Indigo Xtreme

Installation Notes and Procedures

Indigo Xtreme

Being an entirely different form factor of TIM, it’s not surprising that Indigo Xtreme has a new installation method. Included with every kit is a six page information and instruction guide, within which there are roughly four pages of instructions that you must follow carefully. Every step is there for a reason and it’s crucial that you install it as prescribed. While four pages sounds bad, installation of Indigo Xtreme is actually pretty easy. The first time you do it, it feels a little foreign, but once you do it once, it feels like second nature after that and you’ll be able to do it quickly. In the grand scheme of things, the only difficult thing about it is that it is different.

Here is a quick picture tour of the Indigo Xtreme kit and what’s included.

The box the kit comes in:

First opening the box:

A view of the two kits included (only one includes gloves):

A view of a kit opened up:

Here is my summary of mounting Indigo Xtreme:

    • If switching from another TIM and using watercooling, save your overclock settings (either on a piece of paper or to CMOS) and set your CPU to stock speeds and voltages. If on aircooling, set stock speeds and overvolt slightly.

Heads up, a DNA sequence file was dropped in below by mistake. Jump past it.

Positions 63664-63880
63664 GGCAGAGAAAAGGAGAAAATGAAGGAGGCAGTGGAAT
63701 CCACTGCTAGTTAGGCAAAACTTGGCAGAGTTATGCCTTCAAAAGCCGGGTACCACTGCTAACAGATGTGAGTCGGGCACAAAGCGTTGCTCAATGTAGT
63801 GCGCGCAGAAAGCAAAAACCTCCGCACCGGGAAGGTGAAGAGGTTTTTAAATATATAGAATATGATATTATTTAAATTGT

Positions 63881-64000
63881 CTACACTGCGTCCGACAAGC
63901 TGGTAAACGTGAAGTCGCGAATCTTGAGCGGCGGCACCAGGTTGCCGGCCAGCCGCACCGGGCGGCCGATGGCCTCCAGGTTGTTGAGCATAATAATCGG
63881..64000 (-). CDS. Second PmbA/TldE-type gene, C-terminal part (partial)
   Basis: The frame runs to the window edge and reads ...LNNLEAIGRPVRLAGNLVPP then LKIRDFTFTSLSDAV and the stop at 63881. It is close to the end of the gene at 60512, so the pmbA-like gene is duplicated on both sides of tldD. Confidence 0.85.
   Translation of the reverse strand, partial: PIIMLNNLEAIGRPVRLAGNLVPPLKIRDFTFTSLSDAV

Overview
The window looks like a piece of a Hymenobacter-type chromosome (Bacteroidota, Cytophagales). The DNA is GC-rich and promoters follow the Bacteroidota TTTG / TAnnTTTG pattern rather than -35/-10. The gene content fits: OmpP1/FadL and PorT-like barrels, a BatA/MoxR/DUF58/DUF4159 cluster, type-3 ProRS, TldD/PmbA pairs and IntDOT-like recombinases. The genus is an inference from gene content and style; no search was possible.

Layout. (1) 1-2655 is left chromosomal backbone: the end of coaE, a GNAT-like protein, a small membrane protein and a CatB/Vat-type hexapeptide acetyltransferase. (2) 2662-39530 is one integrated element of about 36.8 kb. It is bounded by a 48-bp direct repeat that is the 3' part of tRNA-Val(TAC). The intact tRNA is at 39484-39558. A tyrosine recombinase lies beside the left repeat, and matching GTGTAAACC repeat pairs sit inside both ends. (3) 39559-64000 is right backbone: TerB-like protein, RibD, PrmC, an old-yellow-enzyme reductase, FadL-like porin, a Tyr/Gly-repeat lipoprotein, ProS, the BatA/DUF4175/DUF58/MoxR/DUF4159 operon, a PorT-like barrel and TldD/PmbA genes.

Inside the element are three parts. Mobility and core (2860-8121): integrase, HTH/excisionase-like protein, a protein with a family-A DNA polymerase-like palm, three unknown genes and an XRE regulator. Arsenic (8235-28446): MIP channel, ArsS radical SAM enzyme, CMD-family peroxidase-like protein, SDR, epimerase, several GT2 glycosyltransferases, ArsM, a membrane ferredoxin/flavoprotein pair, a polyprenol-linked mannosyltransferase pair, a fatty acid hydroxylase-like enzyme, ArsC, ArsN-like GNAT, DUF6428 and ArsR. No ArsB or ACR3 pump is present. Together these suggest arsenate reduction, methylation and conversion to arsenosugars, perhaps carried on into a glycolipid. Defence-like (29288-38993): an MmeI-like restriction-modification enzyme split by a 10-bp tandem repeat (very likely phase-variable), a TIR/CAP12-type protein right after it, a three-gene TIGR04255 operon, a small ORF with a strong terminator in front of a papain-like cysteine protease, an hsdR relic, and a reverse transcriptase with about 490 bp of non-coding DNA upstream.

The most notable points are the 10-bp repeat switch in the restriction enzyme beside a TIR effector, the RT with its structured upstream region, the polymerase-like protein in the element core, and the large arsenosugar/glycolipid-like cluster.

• Shutdown, tear down, and orient the PC so that the motherboard is horizontal to the ground. Not sorta horizontal–actually horizontal.
    • Clean the CPU and base of the cooler with the included supplies (wear the gloves!). The clean room cloth and solvent wipe are great! You’ll probably be looking online to find where you can buy the solvent wipe because of how effective it is (though it is a bit smelly).
    • Install the CPU and open the little case the Indigo Xtreme comes in…peel off the plastic layer labeled “bottom.” Place it on the CPU as directed.
    • With your finger and using moderate pressure, tap downward over the entire IHS of the CPU. This step is more important than it initially sounds.